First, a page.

31 May 2019 | By Marten Männis
Airbus-Boeing dispute nearing end
The long-documented dispute between the two giants will soon reach the finishing line, at least from a legal standpoint.
For more than a decade, the two leading aircraft manufacturers have been involved in a bitter dispute regarding the efforts of their respective countries of origin to subsidise them. The dispute has been proceeded at the World Trade Organisation (WTO) Appellate Body, where the European Union lodged a complaint against the United States. The EU has long held that the US did not take sufficient steps to comply with WTO rules and continues to illegally subsidise Boeing.
In March 2019, the WTO Appellate Body reached a conclusion, deciding that although most subsidies had been in compliance with international trade standards, specific tax programmes for Boeing had in fact been contrary to international standards and put Airbus at a competitive disadvantage. Moreover, the Appellate Body dismissed the appeal points of the United States. The specific tax measures that Boeing benefited from export support measures.
However, the row has also had a political discussion, given the impact the two companies have on their respective economies. US President Donald Trump threatened to slap tariffs on a range of European goods potentially worth billions of euros. This response by the White House largely stems from the Airbus-Boeing dispute.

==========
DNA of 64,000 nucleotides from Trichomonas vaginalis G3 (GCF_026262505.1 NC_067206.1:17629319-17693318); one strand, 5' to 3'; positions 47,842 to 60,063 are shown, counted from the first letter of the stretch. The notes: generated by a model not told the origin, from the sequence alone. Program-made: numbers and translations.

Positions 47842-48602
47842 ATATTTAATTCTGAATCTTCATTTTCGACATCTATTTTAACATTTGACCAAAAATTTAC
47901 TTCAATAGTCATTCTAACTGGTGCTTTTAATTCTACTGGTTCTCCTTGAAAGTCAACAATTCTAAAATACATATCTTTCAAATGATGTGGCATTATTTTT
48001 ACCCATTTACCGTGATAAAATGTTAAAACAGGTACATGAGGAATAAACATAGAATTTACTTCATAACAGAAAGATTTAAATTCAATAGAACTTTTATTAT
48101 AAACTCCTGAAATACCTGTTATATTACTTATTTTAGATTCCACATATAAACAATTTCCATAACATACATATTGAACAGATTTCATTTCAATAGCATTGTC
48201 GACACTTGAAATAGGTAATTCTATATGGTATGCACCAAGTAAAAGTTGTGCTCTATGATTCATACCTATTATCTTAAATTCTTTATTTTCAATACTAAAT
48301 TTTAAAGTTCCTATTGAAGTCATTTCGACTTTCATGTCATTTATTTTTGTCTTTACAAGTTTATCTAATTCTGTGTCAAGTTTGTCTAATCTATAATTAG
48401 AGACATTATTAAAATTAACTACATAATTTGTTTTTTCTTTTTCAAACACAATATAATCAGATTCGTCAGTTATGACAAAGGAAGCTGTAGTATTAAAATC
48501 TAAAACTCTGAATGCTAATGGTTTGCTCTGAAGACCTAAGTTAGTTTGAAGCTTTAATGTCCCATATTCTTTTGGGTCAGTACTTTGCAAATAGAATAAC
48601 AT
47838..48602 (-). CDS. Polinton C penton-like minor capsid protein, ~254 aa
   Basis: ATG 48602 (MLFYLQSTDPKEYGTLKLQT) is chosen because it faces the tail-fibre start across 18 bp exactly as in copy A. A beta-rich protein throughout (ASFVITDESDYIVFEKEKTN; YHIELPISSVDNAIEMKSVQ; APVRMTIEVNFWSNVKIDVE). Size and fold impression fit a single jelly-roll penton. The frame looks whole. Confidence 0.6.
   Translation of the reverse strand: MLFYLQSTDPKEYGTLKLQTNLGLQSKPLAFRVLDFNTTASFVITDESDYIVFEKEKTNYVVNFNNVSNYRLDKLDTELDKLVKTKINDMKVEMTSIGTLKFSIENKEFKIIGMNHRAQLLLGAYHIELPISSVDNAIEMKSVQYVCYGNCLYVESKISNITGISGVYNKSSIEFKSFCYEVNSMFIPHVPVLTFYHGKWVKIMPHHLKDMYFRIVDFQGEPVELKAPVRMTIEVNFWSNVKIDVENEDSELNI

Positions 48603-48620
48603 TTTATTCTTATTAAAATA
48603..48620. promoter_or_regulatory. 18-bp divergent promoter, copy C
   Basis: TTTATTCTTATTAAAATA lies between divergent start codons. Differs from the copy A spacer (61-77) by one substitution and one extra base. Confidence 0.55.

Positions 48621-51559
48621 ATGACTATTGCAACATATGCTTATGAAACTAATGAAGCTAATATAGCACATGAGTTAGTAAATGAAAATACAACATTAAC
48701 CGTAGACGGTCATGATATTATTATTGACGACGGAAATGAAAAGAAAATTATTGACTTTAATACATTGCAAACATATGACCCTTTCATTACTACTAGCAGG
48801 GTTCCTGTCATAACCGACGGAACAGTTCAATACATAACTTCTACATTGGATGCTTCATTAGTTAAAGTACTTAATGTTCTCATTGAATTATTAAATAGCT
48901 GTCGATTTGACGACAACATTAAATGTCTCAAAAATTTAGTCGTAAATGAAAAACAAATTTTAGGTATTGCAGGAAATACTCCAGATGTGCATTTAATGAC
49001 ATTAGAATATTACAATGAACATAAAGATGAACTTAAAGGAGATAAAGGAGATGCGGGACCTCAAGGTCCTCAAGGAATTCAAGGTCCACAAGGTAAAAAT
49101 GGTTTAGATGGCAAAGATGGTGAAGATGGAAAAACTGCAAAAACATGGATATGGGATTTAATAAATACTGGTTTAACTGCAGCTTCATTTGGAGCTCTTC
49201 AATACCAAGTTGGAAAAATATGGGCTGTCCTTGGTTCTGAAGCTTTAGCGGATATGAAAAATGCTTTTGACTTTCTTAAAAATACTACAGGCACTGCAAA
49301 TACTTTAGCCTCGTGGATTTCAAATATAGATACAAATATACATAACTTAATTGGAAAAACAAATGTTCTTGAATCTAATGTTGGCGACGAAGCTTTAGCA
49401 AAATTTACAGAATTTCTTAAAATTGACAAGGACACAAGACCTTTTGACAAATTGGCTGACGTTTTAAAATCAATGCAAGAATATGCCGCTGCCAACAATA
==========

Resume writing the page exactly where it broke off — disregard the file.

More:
Furthermore, the WTO ruling is not the only ruling in 2019 concerning the two manufacturing giants. Another decision, with the parties reversed, is expected to be issued in July 2019. The complaint is similar to the aforementioned ruling and alleges that the EU has provided illegal subsidies to Airbus.
There are expectations that tariffs, which are legal under WTO rules, will be established in late July or early August 2019. This will almost certainly further strain the EU-US relationship.
The Boeing-Airbus feud has lasted for the 15 years. In 2016, after the WTO decision in favour of Airbus, the former Chief Executive Officer of Airbus, Tom Enders, wrote that “This WTO battle is a battle of the past which benefits only the armies of lawyers both sides employ for more than a decade.”
It must be noted that the WTO does not have any powers to enforce their rulings. Given the volatility of the current US administration, it would therefore not be surprising if the upcoming Appellate Body ruling has little impact on the decision to impose tariffs on EU goods.